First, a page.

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Baltimore County Now

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Keyword: health

photo of woman getting flu shotBarbara McLean, M.D.
Chief, Bureau of Prevention, Protection, and Preparedness
 Baltimore County Department of Health

Still haven’t gotten a flu shot? Think it’s too late in the season?

With all the news stories about the “mutated” strain and the effectiveness of this year’s vaccine, you may feel like it’s not necessary to get flu shot. The truth is—you should still get vaccinated. According to the Centers for Disease Control and Prevention, approximately 36,000 people die, while 200,000 are hospitalized from the flu every year.

While this year’s vaccine is not a perfect match for this year’s virus, vaccination can still provide protection and might reduce severe outcomes such as hospitalization and death. Other documented benefits from flu vaccination include reductions in the length of illnesses, related doctors' visits and missed work or school.

Now I’m sure you’re doing your best to stay healthy by covering your coughs and sneezes, and keeping your hands squeaky clean, but taking a shot in the arm is still the best defense this flu season.

So are you ready to pull up your sleeve and take a shot? If so, the Baltimore County Department of Health is holding a “last call” flu vaccination clinic just for you on Saturday, January 17, from 9 a.m. until noon. The clinic will be held on the first floor of the Drumcastle Government Center at 6401 York Road, 21212.  No appointment is necessary, the flu shot is free and only injectable vaccine will be offered while supplies last.

Come on, this could be your last shot to get a free flu shot. If you have not received the flu vaccine this season, remember, it’s not too late to vaccinate!

For more information, call 410-887-BCHD (2243)


image of woman with outstretched armsGregory Wm. Branch, M.D., MBA, CPE
Director, Department of Health and Human Services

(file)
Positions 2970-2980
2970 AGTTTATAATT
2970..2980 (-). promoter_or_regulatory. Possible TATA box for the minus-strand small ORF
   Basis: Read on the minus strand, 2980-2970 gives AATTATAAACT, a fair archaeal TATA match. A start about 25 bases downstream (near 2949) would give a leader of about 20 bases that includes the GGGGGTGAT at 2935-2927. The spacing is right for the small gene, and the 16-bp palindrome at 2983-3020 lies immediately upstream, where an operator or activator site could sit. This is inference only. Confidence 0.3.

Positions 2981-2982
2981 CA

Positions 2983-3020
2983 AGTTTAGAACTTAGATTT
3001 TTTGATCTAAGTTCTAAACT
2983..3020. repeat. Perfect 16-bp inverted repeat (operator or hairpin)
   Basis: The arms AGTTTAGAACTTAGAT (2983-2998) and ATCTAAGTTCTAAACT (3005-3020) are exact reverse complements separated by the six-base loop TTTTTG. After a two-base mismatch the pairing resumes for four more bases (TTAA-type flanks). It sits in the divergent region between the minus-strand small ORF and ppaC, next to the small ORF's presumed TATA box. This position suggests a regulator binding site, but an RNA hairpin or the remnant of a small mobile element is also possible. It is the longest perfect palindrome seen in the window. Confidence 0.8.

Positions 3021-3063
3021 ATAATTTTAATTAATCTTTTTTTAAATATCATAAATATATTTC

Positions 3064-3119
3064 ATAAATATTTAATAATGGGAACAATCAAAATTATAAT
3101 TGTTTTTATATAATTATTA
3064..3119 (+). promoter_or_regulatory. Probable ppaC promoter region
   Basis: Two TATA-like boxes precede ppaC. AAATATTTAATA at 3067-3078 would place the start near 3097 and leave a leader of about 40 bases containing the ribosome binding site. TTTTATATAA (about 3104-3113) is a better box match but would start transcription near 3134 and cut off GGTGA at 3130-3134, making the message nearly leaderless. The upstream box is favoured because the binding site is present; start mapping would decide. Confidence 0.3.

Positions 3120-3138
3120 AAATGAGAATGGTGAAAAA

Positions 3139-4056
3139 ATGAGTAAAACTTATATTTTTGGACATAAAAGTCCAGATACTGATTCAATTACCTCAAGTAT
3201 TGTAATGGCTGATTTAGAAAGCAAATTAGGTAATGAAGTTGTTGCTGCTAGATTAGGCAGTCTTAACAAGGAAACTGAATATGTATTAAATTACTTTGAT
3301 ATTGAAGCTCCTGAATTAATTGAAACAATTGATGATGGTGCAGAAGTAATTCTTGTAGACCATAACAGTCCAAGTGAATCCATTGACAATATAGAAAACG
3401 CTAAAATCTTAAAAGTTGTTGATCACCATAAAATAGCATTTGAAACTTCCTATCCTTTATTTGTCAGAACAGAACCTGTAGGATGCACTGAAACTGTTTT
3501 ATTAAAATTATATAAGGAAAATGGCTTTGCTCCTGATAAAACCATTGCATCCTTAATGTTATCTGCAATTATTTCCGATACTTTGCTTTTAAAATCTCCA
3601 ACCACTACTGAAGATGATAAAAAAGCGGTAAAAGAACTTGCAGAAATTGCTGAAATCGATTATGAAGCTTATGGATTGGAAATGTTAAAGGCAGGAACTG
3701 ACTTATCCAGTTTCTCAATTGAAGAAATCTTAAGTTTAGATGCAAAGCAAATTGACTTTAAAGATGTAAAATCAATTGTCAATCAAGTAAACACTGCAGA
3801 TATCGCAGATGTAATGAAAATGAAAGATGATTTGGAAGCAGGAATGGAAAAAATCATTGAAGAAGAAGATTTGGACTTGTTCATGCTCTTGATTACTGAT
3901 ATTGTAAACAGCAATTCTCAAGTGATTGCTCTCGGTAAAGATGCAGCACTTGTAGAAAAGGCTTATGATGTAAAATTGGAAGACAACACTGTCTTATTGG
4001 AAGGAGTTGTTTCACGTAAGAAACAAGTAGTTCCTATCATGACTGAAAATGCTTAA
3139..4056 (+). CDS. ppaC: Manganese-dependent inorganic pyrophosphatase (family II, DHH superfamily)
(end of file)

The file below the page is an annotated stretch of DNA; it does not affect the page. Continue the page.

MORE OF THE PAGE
Health Officer and Director, Department of Health

Are you someone who likes to start the New Year on a promising note? Have you fallen into the trap of making goals or resolutions that you cannot meet? Well, Baltimore County has a number of tools that may be just the thing for you!

If you live, work, or play in Baltimore County, use the following tips to become a STAR and shoot towards a healthier you. If some of the tips don't apply to you, don't sweat it. Instead, share them with someone you know who could benefit from them.

Stop Smoking

If you are thinking about quitting or want to quit, Baltimore County has a number of different programs at various times and locations that may work for you. And, even better our smoking cessation classes are free.

Take the Test

What you don’t know could hurt you. The Centers for Disease Control and Prevention (CDC) recommends that everyone ages 13 to 64 know their status. You can get free, anonymous testing for HIV and other sexually transmitted diseases at a Department of Health clinic. Sharing this information is great, spreading an infection is not.

Adopt a Pet

Owning a pet can help reduce your blood pressure and cholesterol levels. In addition, it’s a great antidote for loneliness that can also increase opportunities for exercise, outdoor activities and socialization.